Select Committee on Health Written Evidence


Evidence submitted by BT (EPR 51)

EXECUTIVE SUMMARY

  The National Programme for IT (NPfIT) embraces a number of initiatives to bring modern computing to the operation of the NHS as a means of improving patient experience. BT has responsibility for two components of the system which delivers the electronic patient record; N3—the Virtual Private Network (VPN) for the electronic patient records, and the National Data Spine (Spine)—the summary data of every patient record in the UK. The Committee's Inquiry and our submission focus on the Spine programme.

  The foundations of the NPfIT system provided by BT are now built, operating and are secure. Culturally integrating these systems so they become second nature for NHS staff is well underway. Over the next five years, the goal is to complete this programme. BT believes that generations of NHS staff, patients and taxpayers will benefit as a result.

  This submission focuses on areas for which BT has responsibility and where we can bring our experience to bear in giving the Committee a supplier's perspective. The Committee's terms of reference cover five key areas of the programme. We have therefore centred our submission on these priorities.

  In summary:

    —  Putting patient records online is not a choice for the NHS, but a necessity for patients and staff and for successful healthcare, and will form an important part of the Government's overall IT reform agenda. (Para 2)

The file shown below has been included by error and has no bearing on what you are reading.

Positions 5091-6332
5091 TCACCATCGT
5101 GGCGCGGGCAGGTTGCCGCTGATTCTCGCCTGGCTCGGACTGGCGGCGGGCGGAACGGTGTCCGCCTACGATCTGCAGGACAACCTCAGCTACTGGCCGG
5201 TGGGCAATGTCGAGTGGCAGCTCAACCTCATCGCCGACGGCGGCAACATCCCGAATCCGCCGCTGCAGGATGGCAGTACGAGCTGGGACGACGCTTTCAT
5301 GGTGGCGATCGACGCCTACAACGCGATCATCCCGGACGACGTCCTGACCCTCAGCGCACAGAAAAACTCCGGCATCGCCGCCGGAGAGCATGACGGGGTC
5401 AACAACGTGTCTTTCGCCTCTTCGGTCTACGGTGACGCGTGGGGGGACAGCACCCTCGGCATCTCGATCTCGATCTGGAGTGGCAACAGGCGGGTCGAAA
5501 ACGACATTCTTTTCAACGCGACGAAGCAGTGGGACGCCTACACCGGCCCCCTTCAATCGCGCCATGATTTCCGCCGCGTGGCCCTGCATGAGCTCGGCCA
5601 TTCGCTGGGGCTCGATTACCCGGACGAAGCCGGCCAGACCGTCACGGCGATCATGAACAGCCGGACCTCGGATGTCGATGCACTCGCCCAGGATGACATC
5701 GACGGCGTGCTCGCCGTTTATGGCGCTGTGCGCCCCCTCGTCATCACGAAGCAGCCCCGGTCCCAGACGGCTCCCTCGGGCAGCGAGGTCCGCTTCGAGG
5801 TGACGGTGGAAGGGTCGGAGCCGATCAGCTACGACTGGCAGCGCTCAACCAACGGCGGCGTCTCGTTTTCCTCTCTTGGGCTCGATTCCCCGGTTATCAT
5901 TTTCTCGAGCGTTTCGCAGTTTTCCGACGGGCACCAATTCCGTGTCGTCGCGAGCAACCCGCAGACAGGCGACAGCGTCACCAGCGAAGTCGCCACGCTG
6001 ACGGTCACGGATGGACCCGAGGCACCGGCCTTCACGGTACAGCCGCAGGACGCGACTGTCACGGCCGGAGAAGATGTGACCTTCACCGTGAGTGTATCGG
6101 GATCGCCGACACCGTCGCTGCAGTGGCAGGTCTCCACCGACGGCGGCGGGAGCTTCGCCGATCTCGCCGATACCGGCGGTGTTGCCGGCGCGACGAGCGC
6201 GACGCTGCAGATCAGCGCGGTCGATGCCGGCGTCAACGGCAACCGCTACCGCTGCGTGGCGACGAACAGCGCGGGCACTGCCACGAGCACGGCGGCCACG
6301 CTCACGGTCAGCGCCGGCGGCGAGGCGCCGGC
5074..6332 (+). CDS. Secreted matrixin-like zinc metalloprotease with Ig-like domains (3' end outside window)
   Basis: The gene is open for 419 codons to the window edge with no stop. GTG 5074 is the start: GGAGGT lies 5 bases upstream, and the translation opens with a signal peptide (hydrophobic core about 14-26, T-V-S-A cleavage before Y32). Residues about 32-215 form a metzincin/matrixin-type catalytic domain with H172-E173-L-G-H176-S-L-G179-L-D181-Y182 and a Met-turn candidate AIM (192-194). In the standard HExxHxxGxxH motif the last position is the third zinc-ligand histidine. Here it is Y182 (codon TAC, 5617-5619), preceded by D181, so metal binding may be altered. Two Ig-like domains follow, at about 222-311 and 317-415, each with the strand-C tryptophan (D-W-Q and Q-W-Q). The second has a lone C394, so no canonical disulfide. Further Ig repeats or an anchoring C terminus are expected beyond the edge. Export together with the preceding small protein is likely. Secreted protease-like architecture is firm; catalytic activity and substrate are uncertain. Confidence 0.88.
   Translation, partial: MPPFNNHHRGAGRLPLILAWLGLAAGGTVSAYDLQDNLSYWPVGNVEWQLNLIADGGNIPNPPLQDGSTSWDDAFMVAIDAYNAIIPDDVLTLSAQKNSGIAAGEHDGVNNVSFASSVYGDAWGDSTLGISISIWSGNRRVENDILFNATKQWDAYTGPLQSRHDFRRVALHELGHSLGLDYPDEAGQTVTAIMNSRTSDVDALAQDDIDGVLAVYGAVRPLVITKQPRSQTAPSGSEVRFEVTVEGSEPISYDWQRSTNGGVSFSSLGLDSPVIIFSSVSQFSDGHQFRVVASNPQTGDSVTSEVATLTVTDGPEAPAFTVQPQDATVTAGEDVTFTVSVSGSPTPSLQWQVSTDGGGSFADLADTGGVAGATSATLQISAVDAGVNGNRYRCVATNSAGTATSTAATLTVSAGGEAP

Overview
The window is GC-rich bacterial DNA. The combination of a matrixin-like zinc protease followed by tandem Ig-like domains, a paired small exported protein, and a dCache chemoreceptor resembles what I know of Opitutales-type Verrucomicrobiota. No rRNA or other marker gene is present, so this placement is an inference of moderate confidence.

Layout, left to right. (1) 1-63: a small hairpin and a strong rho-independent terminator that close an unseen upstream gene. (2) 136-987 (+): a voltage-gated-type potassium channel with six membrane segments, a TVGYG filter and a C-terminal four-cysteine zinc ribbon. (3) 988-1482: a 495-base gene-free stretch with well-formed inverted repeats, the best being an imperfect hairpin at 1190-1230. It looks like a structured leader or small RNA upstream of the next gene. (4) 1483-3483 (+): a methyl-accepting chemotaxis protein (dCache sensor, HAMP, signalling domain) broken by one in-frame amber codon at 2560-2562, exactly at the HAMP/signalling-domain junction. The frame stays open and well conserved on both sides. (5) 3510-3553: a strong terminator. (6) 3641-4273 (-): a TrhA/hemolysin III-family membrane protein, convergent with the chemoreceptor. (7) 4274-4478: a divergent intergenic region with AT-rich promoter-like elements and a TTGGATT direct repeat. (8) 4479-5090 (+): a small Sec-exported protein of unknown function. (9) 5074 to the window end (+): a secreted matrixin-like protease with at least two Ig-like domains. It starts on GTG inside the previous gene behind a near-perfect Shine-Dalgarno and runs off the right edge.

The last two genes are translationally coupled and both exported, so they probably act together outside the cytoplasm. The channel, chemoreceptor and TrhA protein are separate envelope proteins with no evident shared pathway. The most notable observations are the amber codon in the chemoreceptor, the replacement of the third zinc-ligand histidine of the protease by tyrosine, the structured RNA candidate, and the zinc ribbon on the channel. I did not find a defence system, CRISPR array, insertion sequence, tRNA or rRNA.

—  We are confident about the effectiveness of the system for which we have contracts as being sufficient for what the NHS has specified. This will be a step change for the NHS in terms of the reliability and availability of its medical records. (Para 5)

    —  Even in summary form, we are told by the NHS workforce that Spine data is sufficient to give A & E clinicians an immediate opportunity to make a diagnosis or begin treatment. (Para 10)

    —  Patients with existing conditions are likely to benefit from their records being available on Spine. We understand that those without conditions will have little on their record that is not already in the public domain. Clinicians, however, will benefit equally from both as each is indicative of a patient's health. (Para 11)

    —  Added control over protection for confidential data is available to patients through the "sealed envelope"; an option we have developed which, when deployed, restricts access to individual pieces of information if this is what the patient requests. (Para 12)

    —  There are approximately 1.2 million NHS employees of whom circa 800,000 will ultimately have controlled role-based access to Spine. (Para 13)

    —  We have in place rigorous technical controls to ensure that users being registered receive the correct level of access which will be significantly more secure than the current paper-based system of collating medical records. (Para 14)

    —  It is BT's view that the specification of the system we are delivering achieves an important balance between value for money, operational effectiveness and ease of use, likely threat of infiltration and potential for damage through infiltration. (Para 19)